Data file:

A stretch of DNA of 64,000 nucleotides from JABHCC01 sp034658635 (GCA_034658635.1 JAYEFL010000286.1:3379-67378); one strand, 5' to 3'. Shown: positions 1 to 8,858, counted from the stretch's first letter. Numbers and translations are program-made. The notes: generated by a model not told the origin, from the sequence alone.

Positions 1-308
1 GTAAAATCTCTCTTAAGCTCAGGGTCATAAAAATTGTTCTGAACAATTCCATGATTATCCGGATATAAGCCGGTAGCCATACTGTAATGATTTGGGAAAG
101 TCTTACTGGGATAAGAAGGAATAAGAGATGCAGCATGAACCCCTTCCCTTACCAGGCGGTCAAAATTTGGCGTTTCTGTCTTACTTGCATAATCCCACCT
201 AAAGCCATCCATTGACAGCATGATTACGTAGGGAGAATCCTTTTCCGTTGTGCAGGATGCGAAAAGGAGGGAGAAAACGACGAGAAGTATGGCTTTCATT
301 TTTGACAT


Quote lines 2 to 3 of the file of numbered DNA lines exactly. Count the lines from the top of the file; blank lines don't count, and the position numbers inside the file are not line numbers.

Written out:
Positions 1-308
1 GTAAAATCTCTCTTAAGCTCAGGGTCATAAAAATTGTTCTGAACAATTCCATGATTATCCGGATATAAGCCGGTAGCCATACTGTAATGATTTGGGAAAG